Sticking with the Italian / Argento theme of last month's January Giallo, I watched the new documentary on the Maestro Dario Argento himself, just released on Shudder. Like the Ennio Morricone doco that I included in my Top 10 Films for 2023, this is a traditional but illuminating exploration of the man behind some of the greatest horror films of all time.
The framing device of present-day Argento being taken to a gorgeous but remote hotel to finish his latest script (and sit for the doco interviews) is a warm and funny intro to the man responsible for so many nightmarish visions - here he is more gently grumpy grandpa, complaining about the drive to the hotel and then the hotel itself.
The doco then follows a linear path through his career with insights from his daughters, including an emotional candidness from Asia about working with her father on the more risque elements of his films, although it would have been good to hear his perspective on their sometimes fraught working relationship. Also, the input of the great Daria Nicolodi, Argento’s one-time muse, mother of Asia, actress and co-writer is missed as she sadly passed away in 2020, but she is there in the archival footage.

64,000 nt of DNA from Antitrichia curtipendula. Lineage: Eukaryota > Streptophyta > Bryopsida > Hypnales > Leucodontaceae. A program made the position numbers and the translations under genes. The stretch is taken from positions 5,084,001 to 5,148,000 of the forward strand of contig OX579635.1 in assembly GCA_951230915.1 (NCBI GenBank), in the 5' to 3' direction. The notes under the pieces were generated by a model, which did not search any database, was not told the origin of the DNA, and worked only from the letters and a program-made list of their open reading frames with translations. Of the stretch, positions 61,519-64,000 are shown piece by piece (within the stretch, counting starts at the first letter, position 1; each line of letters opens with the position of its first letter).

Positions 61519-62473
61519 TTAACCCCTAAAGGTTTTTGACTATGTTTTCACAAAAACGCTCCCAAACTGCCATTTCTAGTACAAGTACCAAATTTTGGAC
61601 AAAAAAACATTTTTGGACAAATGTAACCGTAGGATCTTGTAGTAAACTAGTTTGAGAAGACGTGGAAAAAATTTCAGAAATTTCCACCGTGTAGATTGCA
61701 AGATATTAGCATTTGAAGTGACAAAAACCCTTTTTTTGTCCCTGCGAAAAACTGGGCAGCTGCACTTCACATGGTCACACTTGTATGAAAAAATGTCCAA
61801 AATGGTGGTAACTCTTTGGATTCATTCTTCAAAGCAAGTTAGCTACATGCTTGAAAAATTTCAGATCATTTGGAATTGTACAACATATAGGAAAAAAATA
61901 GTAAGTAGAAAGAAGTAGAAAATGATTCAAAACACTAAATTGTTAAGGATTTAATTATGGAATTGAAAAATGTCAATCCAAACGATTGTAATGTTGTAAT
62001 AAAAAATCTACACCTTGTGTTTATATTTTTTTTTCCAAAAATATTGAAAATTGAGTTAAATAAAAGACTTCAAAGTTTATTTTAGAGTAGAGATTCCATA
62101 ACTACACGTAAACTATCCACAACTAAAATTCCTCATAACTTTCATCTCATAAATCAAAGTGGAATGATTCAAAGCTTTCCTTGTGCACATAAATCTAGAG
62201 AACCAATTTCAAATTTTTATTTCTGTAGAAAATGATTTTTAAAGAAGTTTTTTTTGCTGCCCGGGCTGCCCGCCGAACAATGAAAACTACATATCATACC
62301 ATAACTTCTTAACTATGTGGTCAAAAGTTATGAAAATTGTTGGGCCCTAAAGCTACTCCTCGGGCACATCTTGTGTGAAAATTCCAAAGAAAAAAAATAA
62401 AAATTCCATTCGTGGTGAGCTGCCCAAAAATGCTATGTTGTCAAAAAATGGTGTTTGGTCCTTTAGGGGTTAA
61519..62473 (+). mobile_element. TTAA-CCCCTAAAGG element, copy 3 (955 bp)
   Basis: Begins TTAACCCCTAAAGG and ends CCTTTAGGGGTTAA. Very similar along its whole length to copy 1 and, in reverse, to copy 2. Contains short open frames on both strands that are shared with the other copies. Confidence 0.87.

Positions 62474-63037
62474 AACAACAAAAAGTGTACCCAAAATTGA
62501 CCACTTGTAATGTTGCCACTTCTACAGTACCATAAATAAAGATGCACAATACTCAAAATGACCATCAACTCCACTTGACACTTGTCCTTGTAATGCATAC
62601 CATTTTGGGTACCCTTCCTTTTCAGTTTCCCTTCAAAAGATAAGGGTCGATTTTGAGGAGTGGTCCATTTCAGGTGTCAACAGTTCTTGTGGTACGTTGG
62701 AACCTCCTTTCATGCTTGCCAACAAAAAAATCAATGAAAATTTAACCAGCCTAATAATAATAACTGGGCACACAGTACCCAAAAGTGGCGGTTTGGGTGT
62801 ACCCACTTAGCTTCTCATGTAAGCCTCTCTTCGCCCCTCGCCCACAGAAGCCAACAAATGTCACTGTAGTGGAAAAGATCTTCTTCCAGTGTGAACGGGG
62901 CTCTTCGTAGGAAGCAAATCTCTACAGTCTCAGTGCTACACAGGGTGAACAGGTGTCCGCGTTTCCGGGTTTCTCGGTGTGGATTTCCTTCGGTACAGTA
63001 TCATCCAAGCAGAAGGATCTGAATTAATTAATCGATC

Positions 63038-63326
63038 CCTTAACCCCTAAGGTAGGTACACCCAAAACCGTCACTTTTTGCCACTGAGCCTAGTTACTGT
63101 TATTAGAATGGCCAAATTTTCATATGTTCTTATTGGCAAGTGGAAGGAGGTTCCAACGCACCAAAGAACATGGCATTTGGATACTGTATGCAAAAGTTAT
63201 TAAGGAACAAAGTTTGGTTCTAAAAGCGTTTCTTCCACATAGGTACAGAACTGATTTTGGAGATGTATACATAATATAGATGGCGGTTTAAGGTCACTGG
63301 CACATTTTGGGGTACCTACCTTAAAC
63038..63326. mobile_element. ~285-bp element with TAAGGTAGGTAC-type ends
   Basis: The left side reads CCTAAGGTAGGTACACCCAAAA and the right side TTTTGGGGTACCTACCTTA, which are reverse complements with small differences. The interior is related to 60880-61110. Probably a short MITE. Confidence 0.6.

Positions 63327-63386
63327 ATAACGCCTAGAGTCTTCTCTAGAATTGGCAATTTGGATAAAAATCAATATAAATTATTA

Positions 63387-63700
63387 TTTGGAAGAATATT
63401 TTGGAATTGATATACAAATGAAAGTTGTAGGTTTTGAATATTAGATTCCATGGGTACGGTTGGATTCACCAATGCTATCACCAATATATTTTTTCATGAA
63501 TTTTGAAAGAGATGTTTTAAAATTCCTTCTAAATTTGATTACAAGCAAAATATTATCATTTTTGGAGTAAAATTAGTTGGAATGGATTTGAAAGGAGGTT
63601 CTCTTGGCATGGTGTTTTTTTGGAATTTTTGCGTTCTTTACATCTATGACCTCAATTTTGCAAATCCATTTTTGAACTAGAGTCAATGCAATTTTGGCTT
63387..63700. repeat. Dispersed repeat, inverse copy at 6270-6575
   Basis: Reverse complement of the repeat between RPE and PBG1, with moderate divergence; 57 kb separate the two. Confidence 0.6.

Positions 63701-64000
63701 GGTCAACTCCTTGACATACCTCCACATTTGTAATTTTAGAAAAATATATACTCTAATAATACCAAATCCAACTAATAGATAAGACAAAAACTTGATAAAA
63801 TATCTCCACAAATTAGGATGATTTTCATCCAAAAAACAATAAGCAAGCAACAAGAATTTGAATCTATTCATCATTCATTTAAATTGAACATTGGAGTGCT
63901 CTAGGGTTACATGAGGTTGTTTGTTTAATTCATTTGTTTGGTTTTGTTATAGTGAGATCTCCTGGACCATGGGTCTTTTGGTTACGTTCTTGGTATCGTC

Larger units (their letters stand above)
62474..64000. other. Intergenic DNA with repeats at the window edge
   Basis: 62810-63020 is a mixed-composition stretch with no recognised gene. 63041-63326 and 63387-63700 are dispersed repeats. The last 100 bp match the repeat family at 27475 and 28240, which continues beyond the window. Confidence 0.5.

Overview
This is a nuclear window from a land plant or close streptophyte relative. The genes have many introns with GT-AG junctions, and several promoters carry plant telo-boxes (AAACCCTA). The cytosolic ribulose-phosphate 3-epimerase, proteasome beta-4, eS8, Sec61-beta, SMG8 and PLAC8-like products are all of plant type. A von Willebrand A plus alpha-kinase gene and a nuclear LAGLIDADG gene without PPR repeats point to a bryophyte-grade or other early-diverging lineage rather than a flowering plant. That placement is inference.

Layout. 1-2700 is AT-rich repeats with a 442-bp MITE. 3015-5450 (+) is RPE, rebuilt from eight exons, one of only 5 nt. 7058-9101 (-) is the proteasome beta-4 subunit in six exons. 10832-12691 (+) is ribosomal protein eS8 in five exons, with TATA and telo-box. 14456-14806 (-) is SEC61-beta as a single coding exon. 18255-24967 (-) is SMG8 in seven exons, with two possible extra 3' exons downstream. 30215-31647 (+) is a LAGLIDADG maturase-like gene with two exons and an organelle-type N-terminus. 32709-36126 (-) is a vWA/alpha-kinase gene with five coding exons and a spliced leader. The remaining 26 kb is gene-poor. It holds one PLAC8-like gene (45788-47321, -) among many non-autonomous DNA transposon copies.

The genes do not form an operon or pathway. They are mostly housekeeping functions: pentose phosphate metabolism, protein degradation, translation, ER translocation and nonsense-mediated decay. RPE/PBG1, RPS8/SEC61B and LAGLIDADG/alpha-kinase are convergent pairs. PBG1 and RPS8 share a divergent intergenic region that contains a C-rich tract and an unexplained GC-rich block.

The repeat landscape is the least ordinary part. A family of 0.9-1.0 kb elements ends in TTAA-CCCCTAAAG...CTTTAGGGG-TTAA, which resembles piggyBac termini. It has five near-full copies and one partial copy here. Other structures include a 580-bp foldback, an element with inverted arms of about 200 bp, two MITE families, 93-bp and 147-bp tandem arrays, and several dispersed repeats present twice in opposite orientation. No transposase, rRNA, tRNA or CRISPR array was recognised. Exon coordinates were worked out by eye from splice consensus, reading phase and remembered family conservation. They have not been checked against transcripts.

There were some illuminating factoids, such as Argento being a co-writer on Sergio Leone’s Once Upon A Time In The West and his parents both being involved in the Italian film industry.
There is also the requisite selection of younger filmmakers (Guillermo Del Toro, Gaspar Noe & Nicolas Winding Refn) offering their views and memories of Argento’s filmography, Del Toro once again proving to be one of the most astute minds in the genre.
The film does rush over his later works, but given the noticeable drop in quality in the 2000’s (until his late return to form with 2022’s Dark Glasses), maybe it is for the best. Essentially it is a three-star doco in form, elevated by the story being told and the man himself.